A hopeless public transportation system is ultimately what ruined Detroit’s chance to become home to Amazon’s second headquarters, according to the company's regional leaders.
In the past year, Detroit has seen the opening of the Q-line, which rides along the Woodward corridor, along with improvements to the DDOT and SMART busses. Although there have been improvements to Detroit’s transportation system, many issues still remain.
The issues in Detroit's public transportation are large enough to turn away a $430 billion company from settling down in Detroit. So what exactly are the issues with Detroit’s transportation system?
One factor is the long history of the car culture in Detroit.
The influence of the automotive industry has made Detroit into a city that is largely car-dependent. The importance of owning a car in Detroit has aided in creating a insufficient public transportation system. But the city is still in desperate need for a better transportation system due to a quarter of households not owning a car.
Detroit also has many short distance transportation systems such as the People Mover, Q-line and pre-arranged shuttles. However, the system that serves the whole city is not efficient and lacks a cohesive mobility plan. The overall lack of a mobility plan for the county or municipal busses has created longer and more complicated commutes for people.
Allahnah Turner, a Wayne State University student, uses the Detroit bus system five times a week on her commute to campus from Southfield. The commute with a car from Southfield to Detroit takes about 20 to 30 minutes depending on traffic. However, Turner’s commute with public transportation takes her an hour and a half everyday, she said.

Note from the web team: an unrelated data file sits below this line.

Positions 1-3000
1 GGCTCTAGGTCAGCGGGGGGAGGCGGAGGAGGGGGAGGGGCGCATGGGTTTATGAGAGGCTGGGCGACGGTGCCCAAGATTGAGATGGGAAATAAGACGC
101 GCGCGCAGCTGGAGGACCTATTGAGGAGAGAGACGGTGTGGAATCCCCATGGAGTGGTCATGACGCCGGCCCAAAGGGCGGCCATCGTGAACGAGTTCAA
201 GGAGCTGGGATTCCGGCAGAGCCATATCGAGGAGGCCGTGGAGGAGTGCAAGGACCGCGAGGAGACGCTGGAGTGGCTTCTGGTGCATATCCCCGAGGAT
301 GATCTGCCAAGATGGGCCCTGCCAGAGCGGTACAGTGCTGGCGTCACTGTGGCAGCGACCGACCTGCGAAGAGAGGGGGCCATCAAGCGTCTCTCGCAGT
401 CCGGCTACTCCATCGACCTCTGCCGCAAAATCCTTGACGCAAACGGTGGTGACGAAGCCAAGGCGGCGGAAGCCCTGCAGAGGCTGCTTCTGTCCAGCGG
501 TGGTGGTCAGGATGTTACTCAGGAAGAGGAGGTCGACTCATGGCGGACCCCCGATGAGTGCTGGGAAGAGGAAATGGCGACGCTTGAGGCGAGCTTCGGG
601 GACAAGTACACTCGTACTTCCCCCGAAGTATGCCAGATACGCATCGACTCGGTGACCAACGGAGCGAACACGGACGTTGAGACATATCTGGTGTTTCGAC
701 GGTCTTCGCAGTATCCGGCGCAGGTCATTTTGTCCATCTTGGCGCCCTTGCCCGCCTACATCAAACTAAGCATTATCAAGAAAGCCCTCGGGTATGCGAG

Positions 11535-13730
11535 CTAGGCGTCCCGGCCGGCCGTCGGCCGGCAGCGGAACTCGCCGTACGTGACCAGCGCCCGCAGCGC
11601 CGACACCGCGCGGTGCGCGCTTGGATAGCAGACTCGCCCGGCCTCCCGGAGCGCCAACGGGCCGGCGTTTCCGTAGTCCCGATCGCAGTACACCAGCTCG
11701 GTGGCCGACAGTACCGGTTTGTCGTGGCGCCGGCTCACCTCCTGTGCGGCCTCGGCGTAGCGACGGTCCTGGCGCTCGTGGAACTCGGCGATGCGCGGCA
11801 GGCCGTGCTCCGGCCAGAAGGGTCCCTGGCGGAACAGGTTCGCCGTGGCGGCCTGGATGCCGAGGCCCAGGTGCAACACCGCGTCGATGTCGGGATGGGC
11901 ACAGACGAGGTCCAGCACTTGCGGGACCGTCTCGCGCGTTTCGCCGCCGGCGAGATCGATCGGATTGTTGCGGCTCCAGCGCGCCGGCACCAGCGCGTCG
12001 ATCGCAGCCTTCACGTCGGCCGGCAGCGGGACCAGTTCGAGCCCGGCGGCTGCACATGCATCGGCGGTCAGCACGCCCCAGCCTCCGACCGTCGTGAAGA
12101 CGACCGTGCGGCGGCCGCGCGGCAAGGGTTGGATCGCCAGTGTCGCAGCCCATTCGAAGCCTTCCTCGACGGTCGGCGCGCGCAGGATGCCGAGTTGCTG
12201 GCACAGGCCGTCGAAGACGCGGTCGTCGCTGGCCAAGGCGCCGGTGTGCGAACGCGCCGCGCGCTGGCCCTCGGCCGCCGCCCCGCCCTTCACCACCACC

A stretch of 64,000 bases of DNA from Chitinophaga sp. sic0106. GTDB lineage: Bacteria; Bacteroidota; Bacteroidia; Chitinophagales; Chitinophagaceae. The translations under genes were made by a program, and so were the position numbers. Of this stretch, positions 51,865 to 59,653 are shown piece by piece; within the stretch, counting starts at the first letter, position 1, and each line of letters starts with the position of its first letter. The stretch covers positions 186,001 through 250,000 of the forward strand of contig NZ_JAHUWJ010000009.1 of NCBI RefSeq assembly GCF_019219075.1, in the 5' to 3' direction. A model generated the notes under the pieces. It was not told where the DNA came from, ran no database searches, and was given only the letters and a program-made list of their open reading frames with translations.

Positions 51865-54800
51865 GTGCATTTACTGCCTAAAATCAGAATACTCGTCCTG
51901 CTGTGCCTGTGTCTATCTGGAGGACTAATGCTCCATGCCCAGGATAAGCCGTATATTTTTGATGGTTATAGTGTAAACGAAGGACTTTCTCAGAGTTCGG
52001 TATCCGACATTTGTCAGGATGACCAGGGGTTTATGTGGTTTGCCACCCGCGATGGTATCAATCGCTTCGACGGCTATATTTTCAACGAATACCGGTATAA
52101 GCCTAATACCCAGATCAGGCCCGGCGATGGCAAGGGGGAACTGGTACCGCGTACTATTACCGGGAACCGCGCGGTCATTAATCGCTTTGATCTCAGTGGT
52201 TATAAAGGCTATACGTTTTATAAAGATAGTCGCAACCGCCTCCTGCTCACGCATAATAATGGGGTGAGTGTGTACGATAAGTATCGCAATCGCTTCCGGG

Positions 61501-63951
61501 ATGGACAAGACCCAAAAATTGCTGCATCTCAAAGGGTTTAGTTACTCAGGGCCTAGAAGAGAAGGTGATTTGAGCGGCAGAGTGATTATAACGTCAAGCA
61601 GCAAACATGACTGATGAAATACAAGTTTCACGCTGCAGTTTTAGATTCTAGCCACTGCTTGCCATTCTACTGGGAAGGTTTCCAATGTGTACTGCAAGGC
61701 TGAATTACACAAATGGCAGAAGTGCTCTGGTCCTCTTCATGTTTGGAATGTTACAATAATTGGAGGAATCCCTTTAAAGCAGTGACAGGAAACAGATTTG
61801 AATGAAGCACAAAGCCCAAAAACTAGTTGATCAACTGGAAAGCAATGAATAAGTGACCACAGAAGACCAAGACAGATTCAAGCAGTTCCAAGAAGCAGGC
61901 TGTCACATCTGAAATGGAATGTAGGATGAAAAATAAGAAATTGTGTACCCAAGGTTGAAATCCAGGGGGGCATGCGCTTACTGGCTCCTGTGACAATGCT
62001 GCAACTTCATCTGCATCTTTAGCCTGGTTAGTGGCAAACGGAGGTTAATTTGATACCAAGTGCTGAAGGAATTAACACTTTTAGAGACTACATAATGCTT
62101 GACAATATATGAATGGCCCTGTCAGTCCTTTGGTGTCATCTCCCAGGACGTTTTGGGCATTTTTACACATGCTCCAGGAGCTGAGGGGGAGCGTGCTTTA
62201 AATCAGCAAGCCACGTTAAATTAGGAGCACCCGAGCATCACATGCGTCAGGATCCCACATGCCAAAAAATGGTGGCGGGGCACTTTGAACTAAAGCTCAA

With the introduction of the SMART and FAST bus systems on Jan. 1, the bus routes decreased from running every 45 minutes to every 30 minutes during peak hours, according to maps by SMART.
Turner still criticizes the frequency times and said, “I would fix the frequency of the busses. Some routes only run every half an hour, and I feel like it should be every 15 minutes, because people have places to go.”
Detroit lacks in the amount of routes and advertising busses that other cities have. Detroit ranks eighth in the country in carless households, so it is crucial for public transportation to have enough busses, routes, and be timely in order to fully serve the needs of the people in Detroit.
In comparison, cities such as Baltimore has 105 bus routes, along with being integrated with the light rail, makes Baltimore’s transportation system cohesive and efficient.
Regine Beauboeuf is the head of the engineering firm, Fishbeck Thompson Carr & Huber, and said that integration between the Q-line, DDOT busses, SMART busses, and the People Mover would give Detroit a unique opportunity to be cohesive as a system and convenient for the movement of people.
According to Beauboeuf, the local and state government need to come together and listen to the people to formulate a plan for the city that is inclusive and adequate.